Research has revealed that at least 350 NHS bosses were paid more than £150,000 last year, with nearly 60 NHS chiefs earning more than the Prime Minister.
The "Rich List" of more than 350 public bodies, including government departments, quangos and state-owned corporations, showed substantial rises for some NHS personnel as trusts compete with each other to attract and retain the best managers, research for campaign group Taxpayer's Alliance found.
Figures were bolstered by the inclusion of state-owned banks such as Royal Bank of Scotland (RBS), who were bailed out by the taxpayer during the height of the credit crunch.
Former RBS executive Mark Fisher topped the list with earnings of £1,388,000, while top earners in the NHS included Professor Salman Rawaf, the recently retired director of public health at Wandsworth PCT in West London, who earned £370,000 last year, comprising a salary of £150,000 and £175,000 of other remuneration.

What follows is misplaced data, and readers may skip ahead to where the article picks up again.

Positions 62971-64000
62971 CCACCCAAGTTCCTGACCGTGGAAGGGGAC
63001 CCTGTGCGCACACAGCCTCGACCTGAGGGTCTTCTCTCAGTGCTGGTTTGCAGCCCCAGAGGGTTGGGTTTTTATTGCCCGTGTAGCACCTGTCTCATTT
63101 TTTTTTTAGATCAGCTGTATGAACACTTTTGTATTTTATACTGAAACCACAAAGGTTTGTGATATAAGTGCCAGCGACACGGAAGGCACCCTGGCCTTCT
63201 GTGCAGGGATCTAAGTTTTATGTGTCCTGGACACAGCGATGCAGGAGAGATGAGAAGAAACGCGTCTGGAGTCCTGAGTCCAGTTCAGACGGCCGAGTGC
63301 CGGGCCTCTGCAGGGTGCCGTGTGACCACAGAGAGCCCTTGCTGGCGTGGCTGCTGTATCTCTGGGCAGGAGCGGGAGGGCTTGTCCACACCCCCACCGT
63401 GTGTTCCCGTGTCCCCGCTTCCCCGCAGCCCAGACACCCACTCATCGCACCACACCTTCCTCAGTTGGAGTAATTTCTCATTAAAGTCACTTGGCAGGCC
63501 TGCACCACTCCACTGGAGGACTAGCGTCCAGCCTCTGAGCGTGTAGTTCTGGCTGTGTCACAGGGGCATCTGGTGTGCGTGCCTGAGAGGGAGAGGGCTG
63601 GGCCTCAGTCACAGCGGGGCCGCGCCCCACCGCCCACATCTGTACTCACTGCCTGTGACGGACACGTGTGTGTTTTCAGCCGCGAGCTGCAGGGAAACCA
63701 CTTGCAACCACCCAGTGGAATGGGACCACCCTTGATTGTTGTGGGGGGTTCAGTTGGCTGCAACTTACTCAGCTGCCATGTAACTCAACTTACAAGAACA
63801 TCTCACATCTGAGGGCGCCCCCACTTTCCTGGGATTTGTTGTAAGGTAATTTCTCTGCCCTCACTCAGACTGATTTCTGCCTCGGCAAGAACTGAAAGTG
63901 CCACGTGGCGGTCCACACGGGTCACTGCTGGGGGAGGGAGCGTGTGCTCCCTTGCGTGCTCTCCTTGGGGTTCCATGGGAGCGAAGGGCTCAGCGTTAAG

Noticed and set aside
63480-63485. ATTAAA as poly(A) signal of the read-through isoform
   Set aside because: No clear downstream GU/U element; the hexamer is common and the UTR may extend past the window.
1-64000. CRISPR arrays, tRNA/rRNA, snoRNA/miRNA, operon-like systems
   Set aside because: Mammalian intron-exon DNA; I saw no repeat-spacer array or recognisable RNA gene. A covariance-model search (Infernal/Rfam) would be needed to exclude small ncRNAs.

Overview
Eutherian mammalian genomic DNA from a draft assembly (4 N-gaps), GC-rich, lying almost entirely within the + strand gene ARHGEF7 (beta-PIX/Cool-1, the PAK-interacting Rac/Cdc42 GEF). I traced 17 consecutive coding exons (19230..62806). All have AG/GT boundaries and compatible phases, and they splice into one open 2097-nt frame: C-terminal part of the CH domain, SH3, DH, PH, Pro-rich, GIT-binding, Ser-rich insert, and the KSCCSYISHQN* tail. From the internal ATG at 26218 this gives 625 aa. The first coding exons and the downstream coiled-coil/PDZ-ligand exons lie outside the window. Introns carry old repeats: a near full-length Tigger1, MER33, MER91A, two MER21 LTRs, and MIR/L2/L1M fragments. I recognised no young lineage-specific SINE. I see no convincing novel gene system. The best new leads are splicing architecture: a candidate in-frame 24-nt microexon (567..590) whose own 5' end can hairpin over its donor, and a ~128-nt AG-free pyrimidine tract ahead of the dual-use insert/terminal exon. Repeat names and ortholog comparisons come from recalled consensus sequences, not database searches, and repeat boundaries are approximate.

The research also found that eight state employees were enjoying packages worth more than £1m, with 323 being paid more than the prime minister.
A Treasury spokesman said: "The chief secretary to the Treasury has said that we have to make tough but realistic decisions on pay and that it's right that this starts with leadership from the top earners in the public sector. That's why in October we proposed a freeze for senior groups next year.
"We also announced in this year's Budget that when vacancies for chief executive positions arise at non-departmental public bodies, departments will review remuneration packages to ensure that these reflect the current labour market conditions."
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